More Evidence of Ethnic Discrimination in the USA — This time in Elections
Just in case a friend of yours starts wondering aloud why non-Anglos are so whiny about fairness in the United States, you may find it helpful to familiarize yourself with a number of field experiments (also known as “audit studies”) that demonstrate systematic discrimination against people on the basis of the social categories we call “race” and “ethnicity.” In these field experiments, researchers send pairs of trained actors out into the world (or send paper messages in the mail, or send electronic messages over the Internet) saying and doing exactly the same thing. The only difference between the two is that one member of the pair has an Anglo, white identity; the other member has a non-Anglo, non-white identity. Again and again and again results show that Anglo, white members of the pair are treated more favorably than non-Anglo, non-white members of the pair.
In a newly published piece of research, Harvard University graduate students Ariel White, Noah Nathan and Julie Faller describe a field experiment that tracks responses to e-mail requests they sent, requesting information from nearly seven thousand local elections officials in 46 U.S. states. These requests, concocted by the researchers, are equivalent except in one respect: the name of the fictional sender. When the name of the person making the request indicated Latino heritage (“Jose Martinez” or “Luis Rodriguez”), fewer elections officials responded than when the name of the person making the request indicated Anglo heritage (“Greg Walsh” or “Jake Mueller”). In addition, when elections officials responded to messages with Latino names, they were less likely to provide accurate information than when they responded to messages with Anglo names.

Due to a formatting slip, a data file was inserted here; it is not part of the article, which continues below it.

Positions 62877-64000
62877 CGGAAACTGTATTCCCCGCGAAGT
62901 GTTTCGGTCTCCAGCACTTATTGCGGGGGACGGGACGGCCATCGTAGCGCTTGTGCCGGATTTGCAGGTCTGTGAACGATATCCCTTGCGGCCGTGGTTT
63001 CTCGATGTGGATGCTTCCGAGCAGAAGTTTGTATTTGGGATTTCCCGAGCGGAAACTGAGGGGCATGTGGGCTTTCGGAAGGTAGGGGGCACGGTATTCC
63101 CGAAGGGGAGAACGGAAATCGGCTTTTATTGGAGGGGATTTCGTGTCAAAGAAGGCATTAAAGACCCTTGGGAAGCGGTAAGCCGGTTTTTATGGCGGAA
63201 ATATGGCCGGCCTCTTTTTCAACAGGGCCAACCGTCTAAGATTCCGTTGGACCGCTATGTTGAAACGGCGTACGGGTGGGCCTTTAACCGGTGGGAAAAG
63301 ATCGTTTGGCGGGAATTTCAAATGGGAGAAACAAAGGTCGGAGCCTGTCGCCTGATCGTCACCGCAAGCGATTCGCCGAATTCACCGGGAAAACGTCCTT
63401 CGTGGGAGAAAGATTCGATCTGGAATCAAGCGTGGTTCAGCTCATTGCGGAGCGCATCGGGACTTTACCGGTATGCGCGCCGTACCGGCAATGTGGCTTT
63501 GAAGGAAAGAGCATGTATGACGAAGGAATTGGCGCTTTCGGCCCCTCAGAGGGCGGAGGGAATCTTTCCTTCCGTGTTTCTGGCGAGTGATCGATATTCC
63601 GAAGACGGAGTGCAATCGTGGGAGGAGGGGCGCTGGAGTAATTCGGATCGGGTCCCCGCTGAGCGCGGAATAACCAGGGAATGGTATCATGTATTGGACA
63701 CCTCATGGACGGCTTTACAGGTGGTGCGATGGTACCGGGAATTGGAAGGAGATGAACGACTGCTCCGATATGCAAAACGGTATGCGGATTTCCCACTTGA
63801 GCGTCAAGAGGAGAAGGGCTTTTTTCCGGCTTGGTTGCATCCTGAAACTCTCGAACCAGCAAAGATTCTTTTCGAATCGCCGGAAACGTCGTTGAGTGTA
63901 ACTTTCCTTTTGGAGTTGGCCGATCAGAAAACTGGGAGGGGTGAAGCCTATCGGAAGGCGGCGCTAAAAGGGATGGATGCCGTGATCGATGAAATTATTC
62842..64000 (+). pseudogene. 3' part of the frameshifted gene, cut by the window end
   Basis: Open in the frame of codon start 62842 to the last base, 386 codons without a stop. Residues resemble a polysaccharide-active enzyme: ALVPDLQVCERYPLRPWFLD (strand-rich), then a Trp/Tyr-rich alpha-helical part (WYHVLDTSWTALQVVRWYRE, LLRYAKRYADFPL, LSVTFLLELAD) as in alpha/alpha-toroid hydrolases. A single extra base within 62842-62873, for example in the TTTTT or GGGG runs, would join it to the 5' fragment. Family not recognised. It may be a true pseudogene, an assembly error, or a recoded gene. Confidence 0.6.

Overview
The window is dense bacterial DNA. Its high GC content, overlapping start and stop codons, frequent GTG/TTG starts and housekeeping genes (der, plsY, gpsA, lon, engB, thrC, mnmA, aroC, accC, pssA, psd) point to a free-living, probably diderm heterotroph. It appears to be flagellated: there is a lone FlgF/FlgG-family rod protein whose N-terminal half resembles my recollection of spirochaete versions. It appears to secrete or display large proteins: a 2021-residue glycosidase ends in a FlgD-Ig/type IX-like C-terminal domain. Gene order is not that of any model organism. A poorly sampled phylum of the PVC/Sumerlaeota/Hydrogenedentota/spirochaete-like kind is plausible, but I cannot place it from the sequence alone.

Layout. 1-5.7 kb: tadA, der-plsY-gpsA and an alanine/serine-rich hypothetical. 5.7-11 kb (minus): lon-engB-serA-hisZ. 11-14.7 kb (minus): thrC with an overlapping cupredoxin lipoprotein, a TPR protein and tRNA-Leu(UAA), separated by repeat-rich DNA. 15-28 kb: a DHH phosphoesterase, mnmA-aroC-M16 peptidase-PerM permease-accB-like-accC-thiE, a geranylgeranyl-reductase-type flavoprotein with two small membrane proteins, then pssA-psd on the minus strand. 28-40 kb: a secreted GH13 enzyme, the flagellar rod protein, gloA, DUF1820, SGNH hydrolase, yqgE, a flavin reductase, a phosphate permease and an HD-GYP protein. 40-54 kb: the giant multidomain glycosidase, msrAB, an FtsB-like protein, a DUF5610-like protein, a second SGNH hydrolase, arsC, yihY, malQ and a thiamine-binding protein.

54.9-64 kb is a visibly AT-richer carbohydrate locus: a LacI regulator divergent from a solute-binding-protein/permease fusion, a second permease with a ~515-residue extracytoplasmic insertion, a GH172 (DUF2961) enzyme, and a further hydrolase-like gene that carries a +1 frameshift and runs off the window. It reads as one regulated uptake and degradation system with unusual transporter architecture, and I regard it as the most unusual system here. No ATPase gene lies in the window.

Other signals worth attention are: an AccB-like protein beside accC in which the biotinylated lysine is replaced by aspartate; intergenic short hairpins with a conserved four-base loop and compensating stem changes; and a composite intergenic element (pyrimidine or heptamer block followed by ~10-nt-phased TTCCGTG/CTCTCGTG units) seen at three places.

White, Nathan and Faller’s research can be found in this year’s volume of the American Political Science Review. If your local public library or school doesn’t provide access to the American Political Science Review, the Takeaway provides a good summary of the research in written and audio form.
When that friend of yours uses the word “whiny” again, let them know about this latest piece of evidence that there is something real to complain about.